The Golden Rule or ethic of reciprocity is a maxim, ethical code, or morality that essentially states either of the following:
- (Positive form of Golden Rule): One should treat others as one would like others to treat oneself.
- (Negative form of Golden Rule): One should not treat others in ways that one would not like to be treated.
This concept describes a "reciprocal", or "two-way", relationship between one's self and others that involves both sides equally, and in a mutual fashion.
This concept can be explained from the perspective of psychology, philosophy, sociology, and religion. Psychologically, it involves a person empathizing with others. Philosophically, it involves a person perceiving their neighbor as also "an I" or "self." Sociologically, this principle is applicable between individuals, between groups, and also between individuals and groups. (For example, a person living by this rule treats all people with consideration, not just members of his or her in-group). Religion is an integral part of the history of this concept.
As a concept, the Golden Rule has a history that long predates the term "Golden Rule", or "Golden law", as it was called from the 1670s. As a concept of "the ethic of reciprocity," it has its roots in a wide range of world cultures, and is a standard way that different cultures use to resolve conflicts. It has a long history, and a great number of prominent religious figures and philosophers have restated its reciprocal, "two-way" nature in various ways (not limited to the above forms).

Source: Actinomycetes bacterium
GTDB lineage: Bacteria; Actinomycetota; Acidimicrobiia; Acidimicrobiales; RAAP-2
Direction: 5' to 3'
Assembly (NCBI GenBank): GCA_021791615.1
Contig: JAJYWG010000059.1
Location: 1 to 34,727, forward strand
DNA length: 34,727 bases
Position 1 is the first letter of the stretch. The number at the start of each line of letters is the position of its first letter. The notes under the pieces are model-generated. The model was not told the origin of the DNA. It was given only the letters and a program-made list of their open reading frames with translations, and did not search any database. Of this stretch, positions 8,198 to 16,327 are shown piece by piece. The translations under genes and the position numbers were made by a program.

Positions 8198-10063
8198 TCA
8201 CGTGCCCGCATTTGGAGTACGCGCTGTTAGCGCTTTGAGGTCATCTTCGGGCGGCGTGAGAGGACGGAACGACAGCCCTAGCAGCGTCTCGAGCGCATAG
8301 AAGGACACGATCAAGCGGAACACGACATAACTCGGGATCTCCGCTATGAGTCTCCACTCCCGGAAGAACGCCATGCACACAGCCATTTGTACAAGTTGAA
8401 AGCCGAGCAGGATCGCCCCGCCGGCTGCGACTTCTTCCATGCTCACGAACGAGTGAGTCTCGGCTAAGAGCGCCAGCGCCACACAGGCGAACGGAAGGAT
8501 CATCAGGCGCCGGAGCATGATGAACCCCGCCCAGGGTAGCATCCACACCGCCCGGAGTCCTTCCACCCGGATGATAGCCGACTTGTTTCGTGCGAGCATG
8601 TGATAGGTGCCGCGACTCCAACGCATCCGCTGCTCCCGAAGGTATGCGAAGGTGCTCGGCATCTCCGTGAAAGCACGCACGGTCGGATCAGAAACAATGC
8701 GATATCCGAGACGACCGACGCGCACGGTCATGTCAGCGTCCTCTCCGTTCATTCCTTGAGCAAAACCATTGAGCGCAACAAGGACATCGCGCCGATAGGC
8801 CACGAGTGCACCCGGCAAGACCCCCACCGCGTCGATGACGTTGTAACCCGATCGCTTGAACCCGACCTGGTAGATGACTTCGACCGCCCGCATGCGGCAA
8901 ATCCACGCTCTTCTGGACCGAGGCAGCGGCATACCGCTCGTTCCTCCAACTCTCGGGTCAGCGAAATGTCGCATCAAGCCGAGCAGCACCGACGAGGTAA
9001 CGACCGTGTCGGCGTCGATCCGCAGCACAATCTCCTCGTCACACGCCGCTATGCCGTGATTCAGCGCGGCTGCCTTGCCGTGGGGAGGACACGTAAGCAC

Rushworth Kidder discusses the early contributions of Confucius (551–479 BCE) (See a version in Confucianism below). Kidder notes that this concept's framework appears prominently in many religions, including "Hinduism, Buddhism, Taoism, Zoroastrianism, and the rest of the world's major religions". According to Greg M. Epstein, " 'do unto others' ... is a concept that essentially no religion misses entirely." Simon Blackburn also states that the Golden Rule can be "found in some form in almost every ethical tradition". In his commentary to the Torah verse (Hebrew: "ואהבת לרעך כמוך" ca.1300 BCE):You shall not take vengeance or bear a grudge against your kinsfolk. Love your neighbor as yourself: I am the LORD. —Leviticus 19:18, the "Great Commandment"
As Plaut points out, this is the earliest written version of the Golden Rule in the Bible in a positive form. All versions and forms of the proverbial Golden Rule have one aspect in common: they all demand that people treat others in a manner in which they themselves would like to be treated.
Famous quotes containing the words golden and/or rule:
“Heaven has a Sea of Glass on which angels go sliding every afternoon. There are many golden streets, but the principal thoroughfares are Amen Street and Hallelujah Avenue, which intersect in front of the Throne. These streets play tunes when walked on, and all shoes have songs in them.”
—For the State of Florida, U.S. public relief program (1935-1943)
“Your discovery of the contradiction caused me the greatest surprise and, I would almost say, consternation, since it has shaken the basis on which I intended to build my arithmetic.... It is all the more serious since, with the loss of my rule V, not only the foundations of my arithmetic, but also the sole possible foundations of arithmetic seem to vanish.”
—Gottlob Frege (18481925)